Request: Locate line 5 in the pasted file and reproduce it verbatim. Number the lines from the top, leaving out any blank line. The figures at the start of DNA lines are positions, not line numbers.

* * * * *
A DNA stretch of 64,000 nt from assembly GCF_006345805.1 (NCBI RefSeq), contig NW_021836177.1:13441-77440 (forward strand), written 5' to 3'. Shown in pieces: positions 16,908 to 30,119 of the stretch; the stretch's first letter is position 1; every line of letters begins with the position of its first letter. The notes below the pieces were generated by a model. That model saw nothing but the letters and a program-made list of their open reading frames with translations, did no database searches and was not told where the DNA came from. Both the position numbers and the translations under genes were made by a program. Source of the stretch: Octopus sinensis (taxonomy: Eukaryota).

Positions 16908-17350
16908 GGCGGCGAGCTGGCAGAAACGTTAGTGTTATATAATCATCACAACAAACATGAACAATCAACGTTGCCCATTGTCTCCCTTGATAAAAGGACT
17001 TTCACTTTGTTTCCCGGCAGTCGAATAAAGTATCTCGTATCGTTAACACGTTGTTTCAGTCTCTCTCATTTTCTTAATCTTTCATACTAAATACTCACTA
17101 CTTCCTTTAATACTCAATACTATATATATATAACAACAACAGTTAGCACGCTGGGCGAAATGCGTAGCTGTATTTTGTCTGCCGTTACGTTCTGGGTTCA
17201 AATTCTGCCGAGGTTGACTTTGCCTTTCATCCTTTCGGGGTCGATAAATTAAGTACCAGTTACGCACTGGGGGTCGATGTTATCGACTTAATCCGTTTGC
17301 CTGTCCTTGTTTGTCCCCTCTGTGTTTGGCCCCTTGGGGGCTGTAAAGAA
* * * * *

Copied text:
17101 CTTCCTTTAATACTCAATACTATATATATATAACAACAACAGTTAGCACGCTGGGCGAAATGCGTAGCTGTATTTTGTCTGCCGTTACGTTCTGGGTTCA